How do I get rid of this red cyano

Octavarium

Wonderpus
Registered
#1
So I have this slimey coating that is present on rocks and sand, and it is a maroon red color...I assume cyano. It is in the tank I removed my octo from that has metal halides...always used RO/DI water, ammonia/nitrite/and nitrate all 0 with weekly water changes. What could have been the cause of this, and most importantly...how do I remove it?
 

Paradox

Haliphron Atlanticus
Supporter
#2
It could be related to cycling in which different algae types can come and go up to a year after setup. It could be nutrients and will appear in low flow areas.

People have reported great success with having lights out for 3 days on a thread on Reef central. However, this might not get to the root of the problem.

Heres the thread.
http://www.reefcentral.com/forums/showthread.php?postid=9545925

There are chemical products that wipe out cyano, but I would hesitate in using that since we have no idea how it would affect a ceph.
 

Octavarium

Wonderpus
Registered
#3
Well this is the tank he used to be in, so I might check these chemicals out. The tank itself is almost 9 months old...so maybe it is natural cycle of algal growth...there is good flow on the areas it grows also. Im going to go read the reefcentral thread now, thanks paradox
 

Redoc

GPO
Registered
#5
Try some blue leg hermits. I put 15 small hermits in a gross looking 40gal and they had it all cleaned up in 2 days. You could also try some phosphate remover granules ( sorta like a white carbon ) or try growing some caulerpa somewhere in your system to slow and keep out the slime and hair algae.
 

Paradox

Haliphron Atlanticus
Supporter
#6
This is one of the challenges of keeping a ceph tank. Especially an octopus tank since it will eat all the hermits and snails.

Old lights and nutrients can promote cyano.

Things that help with nutrient export are refugiums (to remove some phosphates and nitrates), deep sand beds (remote or in tank to remove nitrates), Phosban reactor (This works great to remove phosphates), sulfur denitrators (to remove nitrates).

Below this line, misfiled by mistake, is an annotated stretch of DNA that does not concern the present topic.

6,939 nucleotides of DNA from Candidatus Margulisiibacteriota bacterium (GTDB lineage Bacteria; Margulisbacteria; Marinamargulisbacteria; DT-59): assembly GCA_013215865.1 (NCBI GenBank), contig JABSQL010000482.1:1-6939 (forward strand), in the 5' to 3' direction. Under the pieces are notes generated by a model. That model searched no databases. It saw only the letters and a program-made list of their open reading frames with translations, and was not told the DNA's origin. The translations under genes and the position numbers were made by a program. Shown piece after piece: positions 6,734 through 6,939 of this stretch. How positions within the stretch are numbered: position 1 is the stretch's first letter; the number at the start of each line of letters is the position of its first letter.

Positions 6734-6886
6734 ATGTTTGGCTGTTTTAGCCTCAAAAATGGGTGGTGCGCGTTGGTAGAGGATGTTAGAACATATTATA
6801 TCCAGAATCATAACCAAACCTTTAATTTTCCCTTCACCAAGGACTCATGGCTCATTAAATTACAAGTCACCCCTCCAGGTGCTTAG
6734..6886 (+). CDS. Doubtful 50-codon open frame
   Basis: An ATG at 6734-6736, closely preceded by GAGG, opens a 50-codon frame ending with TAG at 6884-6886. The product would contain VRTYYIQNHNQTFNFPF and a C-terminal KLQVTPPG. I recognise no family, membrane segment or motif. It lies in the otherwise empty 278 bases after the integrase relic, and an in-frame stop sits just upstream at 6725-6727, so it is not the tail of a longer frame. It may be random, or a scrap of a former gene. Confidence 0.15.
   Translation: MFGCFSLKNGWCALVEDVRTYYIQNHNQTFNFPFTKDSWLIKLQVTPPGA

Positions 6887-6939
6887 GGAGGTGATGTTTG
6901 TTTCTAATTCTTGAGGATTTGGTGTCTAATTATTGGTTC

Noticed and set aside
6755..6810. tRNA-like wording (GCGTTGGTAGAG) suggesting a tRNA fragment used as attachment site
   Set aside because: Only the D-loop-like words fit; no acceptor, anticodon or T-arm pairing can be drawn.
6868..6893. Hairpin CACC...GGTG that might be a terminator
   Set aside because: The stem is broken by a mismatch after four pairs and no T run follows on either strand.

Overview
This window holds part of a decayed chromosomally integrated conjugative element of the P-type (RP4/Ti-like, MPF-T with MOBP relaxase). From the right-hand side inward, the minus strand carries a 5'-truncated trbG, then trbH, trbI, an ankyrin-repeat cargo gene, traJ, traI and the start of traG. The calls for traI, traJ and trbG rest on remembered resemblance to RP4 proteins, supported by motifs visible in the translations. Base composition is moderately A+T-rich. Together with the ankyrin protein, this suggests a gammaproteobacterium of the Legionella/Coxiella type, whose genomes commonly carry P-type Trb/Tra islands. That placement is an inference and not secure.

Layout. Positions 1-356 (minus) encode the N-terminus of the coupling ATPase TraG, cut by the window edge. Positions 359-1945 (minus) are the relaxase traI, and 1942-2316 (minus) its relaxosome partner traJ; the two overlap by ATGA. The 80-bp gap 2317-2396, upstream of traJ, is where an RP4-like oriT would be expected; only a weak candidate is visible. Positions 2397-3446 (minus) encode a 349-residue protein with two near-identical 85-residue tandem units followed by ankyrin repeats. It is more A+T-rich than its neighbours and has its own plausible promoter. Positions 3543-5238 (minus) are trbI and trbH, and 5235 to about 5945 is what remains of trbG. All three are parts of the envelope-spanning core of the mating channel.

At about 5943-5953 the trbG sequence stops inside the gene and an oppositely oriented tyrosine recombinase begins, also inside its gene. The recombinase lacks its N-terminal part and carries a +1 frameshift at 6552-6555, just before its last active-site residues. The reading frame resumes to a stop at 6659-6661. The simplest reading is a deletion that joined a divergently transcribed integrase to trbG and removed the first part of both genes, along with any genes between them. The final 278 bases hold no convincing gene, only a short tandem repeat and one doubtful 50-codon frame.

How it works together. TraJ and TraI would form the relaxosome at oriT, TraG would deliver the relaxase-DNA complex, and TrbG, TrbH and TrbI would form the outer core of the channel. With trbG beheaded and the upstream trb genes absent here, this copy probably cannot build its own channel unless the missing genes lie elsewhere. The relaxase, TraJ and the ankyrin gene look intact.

Octavarium

Wonderpus
Registered
#7
I have a pretty deep sandbed, over an inch in areas...in both tanks. But since I just took my octo out of this tank Ill go with a bunch of hermits...I didnt think they really cleaned up well according to some people online Ive heard. But thats cheap so Ill try that, wont be able to do it in the octo tank obviously...hopefully the breakout doesnt occur in his current tank due to the far superior skimmer.
 

DWhatley

Cthulhu
Staff member
Moderator
#9
I have had good success with a product from Chemiclean called Red Slime Remover (I have used another brand but highly prefer this one). I use a different method than the recommendations though. If you have a cannister or overflow filter, place a very small amount on the first water contact side of a the filter media (I use a Poly-Filter and a hang on overflow style filter for this) so that the water contacts the pad then flows through the filter. This maximized the water contact with the chemical but minimizes the chemical contact with the tank critters. I have not tried it while an octo was in residence but have not had any ill effects with corals.
 

monty

Colossal Squid
Staff member
Supporter
#12
cthulhu77;115860 said:
Check your silicate levels, a high count is often the case for red slime too.

Either that, or the Martians are invading! :bugout:
or both :rolleyes:
 

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